The Fresh Loaf

News & Information for Amateur Bakers and Artisan Bread Enthusiasts

suggestions if I can't find cracked rye

benjamin163's picture
benjamin163

suggestions if I can't find cracked rye

Hello, 

I can get hold of rye flakes, rye flour, whole rye.

But nowhere can I get hold of cracked rye.

Does anyone know how I turn whole rye into cracked rye satisfactorily?

Alternatively, could I swap in Rye flakes to a recipe?

Any help gratefully received.

Mini Oven's picture
Mini Oven

Flakes are most likely steamed first before rolling.  What role do they play in the recipe?

benjamin163's picture
benjamin163

Thanks for the reply,

They are there as part of the soaker ingredients to soak while the starter ferments over 12 hours and then add to the recipe.

Mini Oven's picture
Mini Oven

They will soften in the dough.  Just add when making up the dough.  (If the flakes would be starter food, instead of cracked grain, they would speed up the starter shortening the time before using in the dough.)

Sabina's picture
Sabina

I can't help with the cracking your own rye part, although I don't see why you couldn't just pulse the whole grains in a blender or coffee mill.

However, I can say that I've soaked spelt flakes before to use in bread, and the bread was fine, but the flakes basically disintegrated and acted like flour. If you want chewy bits of grains in your bread, the flakes won't work. If you're using multiple grains in your soaker, you could probably just omit the rye and use extra of the other grains. Or you could use any other cracked grain, like cracked wheat or steel-cut oats.

You might also have some luck finding cracked rye as an ingredient in a hot cereal mix, although you'd have to be okay with the other ingredients too.

GrainBrain's picture
GrainBrain

Will admit I haven't tried this myself yet, but have 30 lbs. of rye berries to experiment with. If you have a grain mill, set it to the coarsest setting available to produce cracked grain. Then sift out the flour from the result and set that aside, using only the larger particles not sifted out. Alternatively, use a blender with sufficient power such as a Vita Mix and pulse the berries. A food processor can be used for flakes, but is not likely to be satisfactory with the whole berry.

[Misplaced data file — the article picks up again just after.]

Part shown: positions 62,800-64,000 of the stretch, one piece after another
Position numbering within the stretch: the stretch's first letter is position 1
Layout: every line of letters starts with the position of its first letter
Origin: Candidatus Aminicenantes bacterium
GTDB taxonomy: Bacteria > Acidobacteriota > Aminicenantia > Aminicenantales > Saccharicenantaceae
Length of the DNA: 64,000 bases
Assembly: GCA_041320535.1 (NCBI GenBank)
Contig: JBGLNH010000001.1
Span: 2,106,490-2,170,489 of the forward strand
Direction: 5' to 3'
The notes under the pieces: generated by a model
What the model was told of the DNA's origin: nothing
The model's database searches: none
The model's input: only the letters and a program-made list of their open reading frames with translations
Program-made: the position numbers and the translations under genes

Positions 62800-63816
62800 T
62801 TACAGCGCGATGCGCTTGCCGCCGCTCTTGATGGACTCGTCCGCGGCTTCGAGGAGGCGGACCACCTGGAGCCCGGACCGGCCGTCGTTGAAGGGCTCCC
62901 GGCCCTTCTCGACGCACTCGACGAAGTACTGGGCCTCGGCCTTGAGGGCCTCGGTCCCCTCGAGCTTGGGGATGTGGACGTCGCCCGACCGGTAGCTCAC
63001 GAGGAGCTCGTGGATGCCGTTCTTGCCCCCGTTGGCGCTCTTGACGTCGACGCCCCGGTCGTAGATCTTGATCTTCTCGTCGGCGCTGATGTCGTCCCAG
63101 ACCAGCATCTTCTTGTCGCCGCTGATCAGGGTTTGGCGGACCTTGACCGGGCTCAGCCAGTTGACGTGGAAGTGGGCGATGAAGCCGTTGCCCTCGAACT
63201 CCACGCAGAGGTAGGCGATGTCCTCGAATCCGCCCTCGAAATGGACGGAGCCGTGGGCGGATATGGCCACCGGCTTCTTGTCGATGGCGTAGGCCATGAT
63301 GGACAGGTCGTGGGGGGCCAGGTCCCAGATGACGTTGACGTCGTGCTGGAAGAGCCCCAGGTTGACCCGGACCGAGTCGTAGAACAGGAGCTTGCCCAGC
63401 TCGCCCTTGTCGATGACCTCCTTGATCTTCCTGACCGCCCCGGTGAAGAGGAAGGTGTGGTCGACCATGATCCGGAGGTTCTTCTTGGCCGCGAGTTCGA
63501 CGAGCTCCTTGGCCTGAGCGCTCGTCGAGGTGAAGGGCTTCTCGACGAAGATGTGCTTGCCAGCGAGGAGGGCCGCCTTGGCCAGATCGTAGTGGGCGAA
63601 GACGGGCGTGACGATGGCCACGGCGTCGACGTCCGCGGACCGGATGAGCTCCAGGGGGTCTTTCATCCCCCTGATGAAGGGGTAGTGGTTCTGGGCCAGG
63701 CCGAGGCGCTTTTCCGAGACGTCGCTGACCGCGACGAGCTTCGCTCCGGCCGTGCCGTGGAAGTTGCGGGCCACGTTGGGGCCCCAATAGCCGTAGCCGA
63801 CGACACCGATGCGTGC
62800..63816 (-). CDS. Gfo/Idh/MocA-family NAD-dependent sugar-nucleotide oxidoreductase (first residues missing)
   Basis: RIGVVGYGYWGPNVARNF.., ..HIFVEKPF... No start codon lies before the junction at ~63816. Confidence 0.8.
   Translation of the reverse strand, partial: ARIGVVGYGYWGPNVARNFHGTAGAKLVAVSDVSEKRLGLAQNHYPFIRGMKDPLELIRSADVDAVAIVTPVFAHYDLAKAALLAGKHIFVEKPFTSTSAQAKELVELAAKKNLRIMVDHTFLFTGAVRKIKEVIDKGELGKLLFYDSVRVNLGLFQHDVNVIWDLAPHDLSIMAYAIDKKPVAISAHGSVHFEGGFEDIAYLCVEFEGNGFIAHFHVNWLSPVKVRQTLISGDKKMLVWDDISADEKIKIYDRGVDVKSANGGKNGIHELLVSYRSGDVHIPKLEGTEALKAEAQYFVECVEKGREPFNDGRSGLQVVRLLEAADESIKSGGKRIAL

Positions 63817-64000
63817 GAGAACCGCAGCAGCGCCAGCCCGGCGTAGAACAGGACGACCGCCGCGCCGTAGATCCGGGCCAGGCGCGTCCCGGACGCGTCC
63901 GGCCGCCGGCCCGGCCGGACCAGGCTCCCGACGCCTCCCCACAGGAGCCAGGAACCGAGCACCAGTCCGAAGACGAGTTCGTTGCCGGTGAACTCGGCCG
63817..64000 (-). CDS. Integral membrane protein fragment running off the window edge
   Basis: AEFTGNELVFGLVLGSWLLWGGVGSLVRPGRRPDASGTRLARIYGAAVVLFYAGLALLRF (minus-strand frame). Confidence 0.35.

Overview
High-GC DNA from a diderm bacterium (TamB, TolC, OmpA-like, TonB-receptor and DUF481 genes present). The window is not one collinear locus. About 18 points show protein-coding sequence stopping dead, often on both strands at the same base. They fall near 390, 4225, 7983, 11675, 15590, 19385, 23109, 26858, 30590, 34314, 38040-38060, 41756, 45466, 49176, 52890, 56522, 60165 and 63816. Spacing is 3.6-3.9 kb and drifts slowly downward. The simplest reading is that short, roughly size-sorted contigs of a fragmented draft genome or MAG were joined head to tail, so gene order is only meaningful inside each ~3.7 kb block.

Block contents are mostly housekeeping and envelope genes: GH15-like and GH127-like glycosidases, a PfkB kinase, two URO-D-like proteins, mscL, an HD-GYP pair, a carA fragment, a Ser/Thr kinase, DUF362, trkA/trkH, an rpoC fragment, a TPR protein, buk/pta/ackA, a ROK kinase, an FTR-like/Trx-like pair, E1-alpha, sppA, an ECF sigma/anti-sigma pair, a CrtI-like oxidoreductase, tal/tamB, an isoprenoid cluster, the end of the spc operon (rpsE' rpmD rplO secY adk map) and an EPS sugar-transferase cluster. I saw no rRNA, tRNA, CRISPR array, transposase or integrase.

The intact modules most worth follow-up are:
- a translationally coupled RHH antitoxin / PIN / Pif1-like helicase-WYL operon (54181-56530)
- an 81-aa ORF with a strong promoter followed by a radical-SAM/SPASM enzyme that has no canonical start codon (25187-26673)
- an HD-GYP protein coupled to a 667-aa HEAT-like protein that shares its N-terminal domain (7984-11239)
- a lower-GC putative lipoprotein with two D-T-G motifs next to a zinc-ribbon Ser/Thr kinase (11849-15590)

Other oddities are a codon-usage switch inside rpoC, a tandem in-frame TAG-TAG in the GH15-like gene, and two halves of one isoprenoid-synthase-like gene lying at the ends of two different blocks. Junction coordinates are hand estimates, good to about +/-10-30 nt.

Once you have the cracked grains, weigh them and add twice their weight in water. Soak for a day, possibly longer depending on ambient temp and see if they have softened.
To make your own flakes requires a machine called a flaker. KoMo makes one, but they may be backordered. The berries need to be soaked and slightly dried so they don't gum up the flaker. 
Let us know how you come out and how you got into wanting cracked grains in the first place. It's not a common topic in bread making books.

benjamin163's picture
benjamin163

I thank you all for your useful replies.

I am going to coarsely mill some whole rye and sift as suggested and I will report on the outcome.

Thanks again, much appreciated.

idaveindy's picture
idaveindy

This idea came from Mini Oven on a previous thread.

Since the rye is going in a soaker anyway, soak the whole rye berries, probably takes 12-24 hours, longer than it would for pre-cracked berries.

Then run the fully soaked whole berries through the blender, including any leftover soaker water.  If you need to add more water to the blender , keep track so that you can subtract that amount from what you add to the dough later.  

Soaking the berries first will keep them from scratching the inside of the blender container, and may allow a more uniform chunk size.

GrainBrain's picture
GrainBrain

My earlier comments were intended for those considering making their own flakes. I use a KoMo Flocman flaker to make great rolled oats and other grains. If seeds are put into the hopper without being softened, the steel rollers will shatter the seeds/berries into small fragments. Softening/soaking the berries makes them more elastic and amenable to being rolled. If too wet however, they gum up the rollers. As always there's more than one way to do things and a blender, or whatever is available, can also yield results.

foodforthought's picture
foodforthought

I’ve used steel cut oats occasionally. Doesn’t give quite the texture that I get from bulgur wheat but they definitely show in the crumb and have a nice effect on texture.

Cheers,

Phil